THE Cumbrian team leading the county’s fight against coronavirus has launched its own local “test, track and trace” operation in a bid to contain outbreaks.

Though currently at an early stage, the operation has been put into action by the Cumbria Local Resilience Forum - the multi-agency organisation that is overseeing the county’s coordinated response to the pandemic.

Many experts say the strategy is the current best hope for defeating Covid-19.

Prime Minister Boris Johnson has promised a “world-beating” test, track and trace system from next month.

Its aim is to identify who has the virus, find their contacts who are likely to be at risk, and then get them to self-isolate to contain infection even before people are symptomatic. “This system really needs to be in place to ensure we can ease the lockdown safety,” said Colin Cox, Cumbria’s Director of Public Health.

“In Cumbria, we have already started to do contact tracing; it involves [staff from] a combination of the county council, the district councils, and the NHS, all working together. It’s small scale; and involves NHS staff who are used to doing that kind of contact tracing.” The system is being used to control virus outbreaks, he said.

Officials are continuing to focus efforts on controlling the virus in Cumbria’s care homes. As of yesterday, there had been an estimated 183 Covid-19 deaths in county care homes - 91 of them confirmed, and 92 suspected. Meanwhile, over the course of the pandemic, the NHS trusts which run Cumbria’s three acute hospitals have reported 304 patient deaths.

At The Cumberland Infirmary in Carlisle, and West Cumberland Hospital in Whitehaven, the number of fatalities is currently 146. Both hospitals are managed by North Cumbria Integrated Care Foundation Trust. There were no deaths reported by the trust on three days of this week.

At University Hospitals of Morecambe Bay Foundation Trust, which runs Furness General Hospital and a hospital in Lancaster, the death toll was yesterday 158.

The trust also this week had three days with no Covid-19 deaths reported. Mr Cox said he and his colleagues have wanted to get the test, track and trace system working.

When the national scheme is operational it will merge with that, he said.

He said: “Where we have potentially complex situations, it’s important that you identify contacts and make sure they isolate quickly, you can then stop those contacts passing it on, breaking the chain of transmission; and if you can break the chain of transmission you can prevent it reaching substantial numbers.”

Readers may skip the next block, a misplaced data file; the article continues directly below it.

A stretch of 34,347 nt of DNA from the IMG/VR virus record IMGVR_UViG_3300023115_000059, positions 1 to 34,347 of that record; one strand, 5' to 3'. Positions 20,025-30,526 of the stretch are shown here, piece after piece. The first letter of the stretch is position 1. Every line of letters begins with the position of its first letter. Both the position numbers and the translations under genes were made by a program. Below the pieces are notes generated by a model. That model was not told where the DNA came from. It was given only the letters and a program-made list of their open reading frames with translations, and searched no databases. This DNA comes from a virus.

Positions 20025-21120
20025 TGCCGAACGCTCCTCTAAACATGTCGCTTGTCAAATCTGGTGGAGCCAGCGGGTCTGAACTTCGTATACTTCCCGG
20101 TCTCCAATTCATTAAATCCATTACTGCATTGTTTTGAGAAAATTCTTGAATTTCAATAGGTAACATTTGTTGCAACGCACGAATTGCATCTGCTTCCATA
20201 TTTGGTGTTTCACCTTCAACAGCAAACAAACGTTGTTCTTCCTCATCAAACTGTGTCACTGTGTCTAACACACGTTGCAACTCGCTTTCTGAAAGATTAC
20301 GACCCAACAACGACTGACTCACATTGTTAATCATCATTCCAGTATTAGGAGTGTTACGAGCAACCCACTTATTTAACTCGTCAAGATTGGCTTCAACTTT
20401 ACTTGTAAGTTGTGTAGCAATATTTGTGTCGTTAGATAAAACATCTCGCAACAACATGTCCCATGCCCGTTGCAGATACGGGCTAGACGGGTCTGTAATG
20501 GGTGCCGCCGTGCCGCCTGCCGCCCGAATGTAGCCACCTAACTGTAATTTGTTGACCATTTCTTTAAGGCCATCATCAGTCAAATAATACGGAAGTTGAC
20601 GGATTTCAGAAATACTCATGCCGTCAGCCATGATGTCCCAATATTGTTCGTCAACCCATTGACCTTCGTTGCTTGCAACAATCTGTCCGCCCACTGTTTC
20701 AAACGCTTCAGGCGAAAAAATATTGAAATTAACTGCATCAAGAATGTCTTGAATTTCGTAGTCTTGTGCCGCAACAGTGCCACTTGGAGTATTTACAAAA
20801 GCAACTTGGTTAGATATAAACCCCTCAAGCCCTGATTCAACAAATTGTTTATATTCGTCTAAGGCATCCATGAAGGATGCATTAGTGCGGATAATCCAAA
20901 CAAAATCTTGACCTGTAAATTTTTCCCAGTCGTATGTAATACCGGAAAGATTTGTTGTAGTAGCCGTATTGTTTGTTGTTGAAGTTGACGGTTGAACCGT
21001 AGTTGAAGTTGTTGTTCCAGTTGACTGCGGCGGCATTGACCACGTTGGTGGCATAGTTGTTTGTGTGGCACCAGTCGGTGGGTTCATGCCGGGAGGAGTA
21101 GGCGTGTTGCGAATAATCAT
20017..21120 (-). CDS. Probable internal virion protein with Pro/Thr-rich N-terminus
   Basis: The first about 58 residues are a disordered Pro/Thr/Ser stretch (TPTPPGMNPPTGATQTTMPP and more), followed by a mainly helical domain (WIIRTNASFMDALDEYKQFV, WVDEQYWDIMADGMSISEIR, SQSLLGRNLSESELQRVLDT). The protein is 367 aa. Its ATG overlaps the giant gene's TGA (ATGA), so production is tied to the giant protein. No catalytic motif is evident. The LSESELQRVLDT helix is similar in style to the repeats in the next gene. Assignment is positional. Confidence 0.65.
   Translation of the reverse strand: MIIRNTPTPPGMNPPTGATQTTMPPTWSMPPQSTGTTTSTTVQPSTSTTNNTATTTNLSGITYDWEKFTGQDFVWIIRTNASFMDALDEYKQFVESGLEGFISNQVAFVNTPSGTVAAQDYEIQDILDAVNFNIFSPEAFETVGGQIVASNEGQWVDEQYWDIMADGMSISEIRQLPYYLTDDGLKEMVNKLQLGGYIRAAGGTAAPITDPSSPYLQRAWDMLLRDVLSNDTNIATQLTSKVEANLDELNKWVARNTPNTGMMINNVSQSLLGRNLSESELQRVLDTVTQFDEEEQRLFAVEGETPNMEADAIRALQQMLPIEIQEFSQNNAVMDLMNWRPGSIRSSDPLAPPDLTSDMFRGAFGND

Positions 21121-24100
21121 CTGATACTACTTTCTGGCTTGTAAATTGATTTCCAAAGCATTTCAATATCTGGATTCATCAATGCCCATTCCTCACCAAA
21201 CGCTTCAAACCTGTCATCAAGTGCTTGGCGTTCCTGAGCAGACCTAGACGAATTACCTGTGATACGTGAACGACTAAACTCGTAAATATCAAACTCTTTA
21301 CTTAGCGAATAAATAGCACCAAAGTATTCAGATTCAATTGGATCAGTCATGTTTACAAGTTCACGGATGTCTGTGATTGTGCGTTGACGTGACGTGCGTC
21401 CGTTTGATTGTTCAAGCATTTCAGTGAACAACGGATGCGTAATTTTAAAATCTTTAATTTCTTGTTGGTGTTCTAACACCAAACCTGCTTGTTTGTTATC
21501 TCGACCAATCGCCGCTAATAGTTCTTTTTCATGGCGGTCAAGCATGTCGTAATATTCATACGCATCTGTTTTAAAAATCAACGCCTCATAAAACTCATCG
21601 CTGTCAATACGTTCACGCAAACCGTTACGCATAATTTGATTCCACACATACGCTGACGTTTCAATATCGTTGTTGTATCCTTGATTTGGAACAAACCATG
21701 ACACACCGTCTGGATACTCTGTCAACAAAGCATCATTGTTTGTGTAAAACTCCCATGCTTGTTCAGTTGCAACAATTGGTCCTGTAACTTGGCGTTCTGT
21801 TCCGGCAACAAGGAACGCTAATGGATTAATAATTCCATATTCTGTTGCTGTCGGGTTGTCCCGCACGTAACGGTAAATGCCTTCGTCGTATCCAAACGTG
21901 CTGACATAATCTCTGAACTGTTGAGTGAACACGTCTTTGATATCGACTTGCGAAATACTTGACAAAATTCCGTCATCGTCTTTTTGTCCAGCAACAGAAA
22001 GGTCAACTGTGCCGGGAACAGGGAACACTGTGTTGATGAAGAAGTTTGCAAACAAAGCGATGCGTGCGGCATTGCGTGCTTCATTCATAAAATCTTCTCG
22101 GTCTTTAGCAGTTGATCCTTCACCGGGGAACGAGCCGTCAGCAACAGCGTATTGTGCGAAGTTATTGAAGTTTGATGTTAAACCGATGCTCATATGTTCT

It was “absolutely crucial” that efforts continue to contain and eradicate outbreaks in Cumbria’s care homes; and that schools should be supported to take the right decision next month. “It’s effectively down to the schools to make that decision,” added Mr Cox.

In modern schools, with wider corridors, social distancing may well be easier, he said.

Matthew Saunders, a consultant in public health for Cumbria County Council, said: “We are in the very early stages of looking at contact tracing in Cumbria using local expertise and small experienced teams.

“We are working together across public health, the NHS, the county council and our wider Local Resilience Forum partners to establish effective contact-tracing to limit the impact of COVID-19.”

Professor John Howarth, Deputy Chief Executive at the north Cumbrian hospitals trust, pointed out that the majority of the county’s population remain vulnerable to coronavirus.

“We have come through the first wave, largely,” he said, “though there are still concerns in care homes and we still have a significant number of people in hospital who have tested positive for Covid-19.

“But the majority of the population are still vulnerable.

“A lot of us are really worried about the winter. We may get a further wave. The message is that we have to socially distance.”Hospitals staff in Cumbria have done and are doing fantastic work with Covid-19 patients, he said saving many lives.

The NHS Confederation, which represents NHS and care leaders across the UK, has warned of a potential “second wave” of infections if the system is not operation quickly. Niall Dickson, the organisation’s chief executive, welcomed Boris Johnson’s pledge for tracking and tracing.

But in a letter to Health Secretary Matt Hancock, Mr Dickson said that without a clear strategy the UK was at greater risk of a second peak of the virus. A test, track and trace strategy should have been in place sooner and if the right system was not instigated rapidly the ramifications for the NHS “could be severe”, he said.